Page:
well, it really depends on what you are developing. the answer, depending on what you are developing, can range from "it's insignificant" to "it's absolutely critical, and we expect everyone in the team to have a good understanding and use of parallel implementations".
for most cases, a solid understanding and use of locks, threads, and tasks and task pools will be a good start when the need for parallelism is required. (varies by lang/lib)
add to that the differences in designs you must make - for nontrivial multiprocessing, one must often learn several new programming models, or parallelization strategies. in that case, the time to learn, to fail enough times to have a solid understanding, and to update existing programs can take a team a year (or more). once you have reached that point, you will (hopefully!) not percieve or approach problems/implementations as you do today (provided you have not made that transition yet).
another obstacle is that you're effectively optimizing a program for a certain execution. if you're not given much time to optimize programs, then you really won't benefit from it as much as you should. high level (or obvious) parallelization can improve your program's percieved speed with fairly little effort, and that's as far as many teams will go today: "We've parallelized the really obvious parts of the app" - that's fine in some cases. will the benefit of taking the low hanging fruit and using simple parallization be proportionate to the number of cores? oftentimes, when there are two to four logical cores but not so often beyond that. in many cases, that's an acceptable return, given the time investment. this parallel model is many people's introduction to implementing good uses of parallelism. it is commonly implemented using parallelized iteration, explicit tasks, simple threads or multitasking.
what you learn using this trivial parallel models will not be ideal in all complex parallel scenarios; effectively applying complex parallel designs requires a much different understanding and approach. these simple models are often detached or have trivial interaction with other components of the system. as well, many implementations of these trivial models do not scale well to effectively complex parallel systems - a bad complex parallel design can take as long to execute as the simple model. ill: it executes twice as fast as the single threaded model, while utilitzing 8 logical cores during execution. the most comon examples are using/creating too many threads and high levels of synchronization interference. in general, this is termed parallel slowdown. it's quite easy to encounter if you approach all parallel problems as simple problems.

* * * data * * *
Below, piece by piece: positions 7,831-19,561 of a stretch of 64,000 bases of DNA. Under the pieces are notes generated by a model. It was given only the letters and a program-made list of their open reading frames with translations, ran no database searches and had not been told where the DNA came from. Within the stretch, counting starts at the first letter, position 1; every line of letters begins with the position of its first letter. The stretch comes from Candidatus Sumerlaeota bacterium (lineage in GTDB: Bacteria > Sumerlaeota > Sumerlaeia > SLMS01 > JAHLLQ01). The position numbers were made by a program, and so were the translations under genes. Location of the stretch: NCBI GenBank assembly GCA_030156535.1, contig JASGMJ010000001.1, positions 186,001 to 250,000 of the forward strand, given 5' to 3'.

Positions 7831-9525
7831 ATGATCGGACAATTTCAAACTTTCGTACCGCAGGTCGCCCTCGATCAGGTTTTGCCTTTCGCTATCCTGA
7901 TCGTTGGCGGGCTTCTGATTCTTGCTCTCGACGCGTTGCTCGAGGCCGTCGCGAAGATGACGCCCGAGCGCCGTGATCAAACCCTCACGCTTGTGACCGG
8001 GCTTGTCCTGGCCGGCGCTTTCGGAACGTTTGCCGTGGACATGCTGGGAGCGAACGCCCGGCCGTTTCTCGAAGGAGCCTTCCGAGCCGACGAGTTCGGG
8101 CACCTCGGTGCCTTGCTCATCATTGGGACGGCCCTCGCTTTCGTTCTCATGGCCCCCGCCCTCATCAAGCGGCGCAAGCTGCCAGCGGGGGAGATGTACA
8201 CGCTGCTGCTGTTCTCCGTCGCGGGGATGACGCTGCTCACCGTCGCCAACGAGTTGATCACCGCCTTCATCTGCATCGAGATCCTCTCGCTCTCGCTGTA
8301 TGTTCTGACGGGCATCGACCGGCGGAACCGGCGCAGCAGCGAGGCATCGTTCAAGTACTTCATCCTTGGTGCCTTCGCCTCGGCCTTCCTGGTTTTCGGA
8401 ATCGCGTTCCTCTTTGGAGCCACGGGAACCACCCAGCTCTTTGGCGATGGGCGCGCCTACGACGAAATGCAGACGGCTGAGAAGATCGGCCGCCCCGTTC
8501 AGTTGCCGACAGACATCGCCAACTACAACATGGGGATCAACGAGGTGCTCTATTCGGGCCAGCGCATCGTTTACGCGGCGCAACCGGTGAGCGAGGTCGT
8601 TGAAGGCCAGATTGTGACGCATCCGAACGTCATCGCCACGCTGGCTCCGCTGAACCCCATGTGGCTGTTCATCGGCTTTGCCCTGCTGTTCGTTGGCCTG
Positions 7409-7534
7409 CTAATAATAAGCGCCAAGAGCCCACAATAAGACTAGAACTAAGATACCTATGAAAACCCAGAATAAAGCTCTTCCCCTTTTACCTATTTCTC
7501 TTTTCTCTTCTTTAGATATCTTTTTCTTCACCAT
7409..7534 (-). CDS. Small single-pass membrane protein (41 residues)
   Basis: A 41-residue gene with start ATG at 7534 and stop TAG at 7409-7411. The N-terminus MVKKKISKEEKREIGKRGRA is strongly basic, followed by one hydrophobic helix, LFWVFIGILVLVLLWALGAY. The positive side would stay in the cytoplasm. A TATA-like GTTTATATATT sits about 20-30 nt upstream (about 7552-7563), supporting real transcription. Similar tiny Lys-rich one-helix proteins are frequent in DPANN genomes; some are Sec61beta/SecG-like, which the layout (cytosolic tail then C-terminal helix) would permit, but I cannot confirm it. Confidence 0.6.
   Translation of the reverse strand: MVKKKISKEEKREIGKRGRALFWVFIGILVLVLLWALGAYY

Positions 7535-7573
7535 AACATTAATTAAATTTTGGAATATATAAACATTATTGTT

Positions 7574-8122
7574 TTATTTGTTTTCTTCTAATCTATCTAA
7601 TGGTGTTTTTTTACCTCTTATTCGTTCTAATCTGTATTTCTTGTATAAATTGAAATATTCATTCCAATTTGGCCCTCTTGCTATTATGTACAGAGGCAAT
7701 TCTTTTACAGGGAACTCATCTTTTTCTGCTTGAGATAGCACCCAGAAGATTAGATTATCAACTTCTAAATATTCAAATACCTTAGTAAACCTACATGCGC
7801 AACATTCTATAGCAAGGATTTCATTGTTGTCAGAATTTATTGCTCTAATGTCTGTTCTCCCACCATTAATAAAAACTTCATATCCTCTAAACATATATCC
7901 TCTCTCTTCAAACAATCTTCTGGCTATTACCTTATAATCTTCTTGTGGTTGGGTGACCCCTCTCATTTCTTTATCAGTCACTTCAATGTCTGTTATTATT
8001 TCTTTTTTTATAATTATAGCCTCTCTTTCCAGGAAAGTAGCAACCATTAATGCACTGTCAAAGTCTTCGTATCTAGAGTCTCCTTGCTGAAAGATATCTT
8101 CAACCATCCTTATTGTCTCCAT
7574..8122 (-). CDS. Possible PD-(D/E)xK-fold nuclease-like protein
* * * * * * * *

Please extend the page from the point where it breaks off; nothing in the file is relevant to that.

so, let's say you really should utilize efficient multithreading in your programs (the minority, in today's climate): you'll need to employ the simple model effectively to learn the complex model and then relearn how you approach program flow and interaction. the complex model is where your program should ultimately be at since that's where hardware is today, and where the most dominant improvements will be made.
the execution of simple models can be envisioned like a fork, and the complex models operate like a complex, uh, ecosystem. i think understanding of simple models, including general locking and threading should be or will soon be expected of intermediate developers when the domain (in which you develop) uses it. understanding complex models is still a bit unusual today (in most domains), but i think the demand will increase quite quickly. as developers, much more of our programs should support these models, and most of use are quite far behind in understanding and implementing these concepts. since logical processor counts are one of the most important areas of hardware improvement, the demand for people who understand and can implement complex systems will surely increase.
finally, there are a lot of people who think the solution is just "add parallelization". oftentimes, it's better to make the existing implementation faster. it's much easier and much more straightforward in many cases. many programs in the wild have never been optimized; some people just had the impression that the unoptimized version would be eclipsed by hardware someday soon. improving the design or algos of existing programs is also an important skill if performance is important - throwing more cores at problems is not necessarily the best or simplest solution.
when targeting modern PCs, most of us who need to implement good parallel systems will not need to go beyond multithreading, locking, parallel libraries, a book's worth of reading, and a lot of experience writing and testing programs (basically, significantly restructuring how you approach writing programs).